Listen to part of a lecture in an art history class.
Alright, uh... so today we're moving on to Alice Neel, N-E-E-L.
Uh, Alice Neel painted portraits, um, she was born in Pennsylvania and she lived from 1900 to 1984.
[confident, deliberate]And I guess you might say she experienced difficulties as an artist.
She was in her 70s before she had her first major solo exhibition.
Um, and this is due at least in part to, uh... er, because of photography.
After photography became regarded as an art form, portrait painting became less prestigious, um, less respected as an art form and well... art photography kind of took its place.
So you can imagine that a portrait artist would've had a hard time finding acceptance.
Uh, but the real reason I want to look at Neel is that I really find her style, um, she had interesting ways of portraying people.
She combined some elements of Realism... What's Realism. Alison?
It's like, painting something exactly how it is, so an artist would try to make it as accurate, um, and objective as possible.
Painting stuff just how it appears on the surface.
OK, good. So, Neel combined Realism with... well, actually, with Expressionism.[asking, expecting an answer] And that is...[pause, then hinting] um, we-we just covered this...
[less confident]Um, it's into emotion, like artists are trying to, well, express themselves through the painting. Right?
Yep, the artist is depicting subjective emotions-showing the inner reality as interpreted by the artist, rather than the outward form, so the image itself might be distorted or exaggerated in some way.
The expression overrides objective, uh, representation.
OK, so. Alice Neel combined these two uh, styles. Yes?
Um, how is that even possible? [doubtful, no upspeak]How can you portray something exactly as it is, and at the same time, distort it with emotions? I don't get it.
Alright, good question. It's actually a good lead-in to some of the techniques that Neel used-that she employed to bridge that contradiction.
In a minute I'll show you some of her portraits, and I'll want you to notice a few things about them.
First, Neel's use of bold color, alright?
You'll see she uses color to convey emotion and feeling...
Like, the subjects' clothing, for instance-it appears brighter than it really is.
And the subjects, the people being portrayed- Neel paid special attention to faces... the way she paints the eyes, an-and how the faces are portrayed- these are quite realistic, like the realists' work.
But another thing Neel did was use elongated, sort of stretchy figures.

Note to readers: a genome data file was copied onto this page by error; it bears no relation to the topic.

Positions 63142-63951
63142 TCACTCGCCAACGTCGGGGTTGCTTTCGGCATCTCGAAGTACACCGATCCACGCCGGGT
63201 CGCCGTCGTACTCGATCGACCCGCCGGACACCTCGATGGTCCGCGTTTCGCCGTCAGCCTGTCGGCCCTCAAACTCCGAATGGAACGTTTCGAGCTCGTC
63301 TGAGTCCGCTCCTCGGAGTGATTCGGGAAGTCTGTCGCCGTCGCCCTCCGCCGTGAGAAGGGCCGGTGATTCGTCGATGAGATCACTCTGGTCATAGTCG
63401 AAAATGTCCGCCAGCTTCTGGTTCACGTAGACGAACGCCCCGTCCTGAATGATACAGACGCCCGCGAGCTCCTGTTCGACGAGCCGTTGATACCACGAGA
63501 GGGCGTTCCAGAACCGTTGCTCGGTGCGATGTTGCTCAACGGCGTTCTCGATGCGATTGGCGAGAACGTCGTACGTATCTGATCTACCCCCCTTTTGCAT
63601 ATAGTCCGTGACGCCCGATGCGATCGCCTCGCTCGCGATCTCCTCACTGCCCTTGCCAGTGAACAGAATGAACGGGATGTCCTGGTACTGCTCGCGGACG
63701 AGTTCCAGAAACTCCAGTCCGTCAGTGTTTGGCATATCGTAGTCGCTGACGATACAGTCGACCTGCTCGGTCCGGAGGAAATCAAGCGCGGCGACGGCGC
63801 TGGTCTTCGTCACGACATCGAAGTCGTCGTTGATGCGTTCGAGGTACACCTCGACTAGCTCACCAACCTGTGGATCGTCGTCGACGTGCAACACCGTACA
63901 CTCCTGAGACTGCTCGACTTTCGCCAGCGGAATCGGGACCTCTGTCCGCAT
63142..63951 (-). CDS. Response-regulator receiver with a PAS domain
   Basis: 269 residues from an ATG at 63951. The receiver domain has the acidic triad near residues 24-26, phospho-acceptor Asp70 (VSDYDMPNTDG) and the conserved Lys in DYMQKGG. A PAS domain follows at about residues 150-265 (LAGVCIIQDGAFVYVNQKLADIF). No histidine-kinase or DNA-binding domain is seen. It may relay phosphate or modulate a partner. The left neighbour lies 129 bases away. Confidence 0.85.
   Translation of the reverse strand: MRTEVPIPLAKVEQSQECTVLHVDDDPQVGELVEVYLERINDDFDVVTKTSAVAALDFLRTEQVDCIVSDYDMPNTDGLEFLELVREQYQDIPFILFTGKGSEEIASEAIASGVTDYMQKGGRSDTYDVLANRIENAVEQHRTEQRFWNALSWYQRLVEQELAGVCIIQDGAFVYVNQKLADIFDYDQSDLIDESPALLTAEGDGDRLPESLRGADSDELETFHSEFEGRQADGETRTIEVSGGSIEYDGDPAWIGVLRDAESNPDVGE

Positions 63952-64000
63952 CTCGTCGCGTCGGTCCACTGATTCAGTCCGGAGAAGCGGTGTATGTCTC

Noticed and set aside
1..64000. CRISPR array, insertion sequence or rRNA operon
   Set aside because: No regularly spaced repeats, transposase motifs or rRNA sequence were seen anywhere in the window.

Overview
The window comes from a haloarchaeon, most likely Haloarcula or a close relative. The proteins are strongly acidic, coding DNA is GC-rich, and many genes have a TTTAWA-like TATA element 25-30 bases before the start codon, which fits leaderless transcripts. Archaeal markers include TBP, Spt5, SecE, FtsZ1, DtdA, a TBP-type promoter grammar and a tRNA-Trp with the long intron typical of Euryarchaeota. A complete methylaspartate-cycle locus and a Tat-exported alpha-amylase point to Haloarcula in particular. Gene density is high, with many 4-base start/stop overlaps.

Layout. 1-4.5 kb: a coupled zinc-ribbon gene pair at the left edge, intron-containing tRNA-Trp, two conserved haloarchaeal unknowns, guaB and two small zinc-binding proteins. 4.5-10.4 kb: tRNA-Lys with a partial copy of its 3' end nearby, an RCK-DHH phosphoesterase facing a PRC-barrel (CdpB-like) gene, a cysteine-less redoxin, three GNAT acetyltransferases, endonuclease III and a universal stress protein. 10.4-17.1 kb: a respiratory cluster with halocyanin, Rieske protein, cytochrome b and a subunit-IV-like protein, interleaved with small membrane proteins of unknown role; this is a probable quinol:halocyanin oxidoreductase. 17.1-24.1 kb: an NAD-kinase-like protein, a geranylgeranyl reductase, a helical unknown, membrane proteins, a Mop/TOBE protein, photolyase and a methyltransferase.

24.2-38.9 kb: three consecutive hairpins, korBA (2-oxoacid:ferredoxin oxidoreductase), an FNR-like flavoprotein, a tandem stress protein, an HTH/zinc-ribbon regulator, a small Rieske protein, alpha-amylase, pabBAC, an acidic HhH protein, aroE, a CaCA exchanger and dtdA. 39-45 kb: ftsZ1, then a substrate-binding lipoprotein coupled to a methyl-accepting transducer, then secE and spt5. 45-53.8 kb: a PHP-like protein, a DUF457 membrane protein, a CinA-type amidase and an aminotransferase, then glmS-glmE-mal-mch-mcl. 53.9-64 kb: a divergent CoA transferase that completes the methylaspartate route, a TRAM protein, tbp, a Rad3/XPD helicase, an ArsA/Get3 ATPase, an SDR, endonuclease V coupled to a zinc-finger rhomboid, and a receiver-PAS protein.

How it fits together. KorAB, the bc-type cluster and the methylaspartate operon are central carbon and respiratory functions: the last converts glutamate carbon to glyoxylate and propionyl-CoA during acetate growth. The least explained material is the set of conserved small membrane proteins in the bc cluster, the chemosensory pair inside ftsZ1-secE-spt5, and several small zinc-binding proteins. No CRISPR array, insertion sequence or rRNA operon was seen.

But didn't a lot of Expressionist painters do that?
So really you're saying that Neel's techniques were similar to what other artists were doing.
What was it that she did that was, like, all her own?
OK, well, I think it has to do, partly, with the way she combined these techniques.
So, for example those realistic faces and eyes but bright, distorted figures-it's a mix.
You'll see that her portraits do reflect reality, um, the people that were actually sitting there.
Realism was important in the sense that she wanted to show people as they really were- much like a photographer would.
Uh, but Neel wasn't satisfied with photo-like realism.
She went beyond that- and this is where Expressionism comes in.
She believed in capturing the whole person-not just what was on the surface.
That's where the Expressionist distortion is important, in an attempt to reveal the subjects' character or personality.
But Neel's paintings are distinctive for her time in part because they are portraits.
Remember I said that photography, and art photography, had largely taken the place of portraiture, to the extent that some critics had declared the genre of portraiture to be dead.
But Neel felt that painting should reflect reality- [with humor]a real realist's stance, you could say- and to her, individuals- people-best reflect the reality of their time-of the age that they live in.
So she painted portraits.
An-and if you look at her work- we're talking in the vicinity of 3,000 paintings- if you look at them, it's like this gallery of the whole century... an enormous range of subjects- families, women, children, artists, people in poverty... these paintings really spanned class, age, and gender.
It's like she transformed the genre- it's not just formal depictions of, uh,[slightly derogatory tone] presidents and ancestors anymore.
But keep in mind that she was doing this when abstract art dominated the art scene.
Representations of people weren't fashionable in the art world, and it wasn't until fairly late in the century that critics recognized the power of what she did.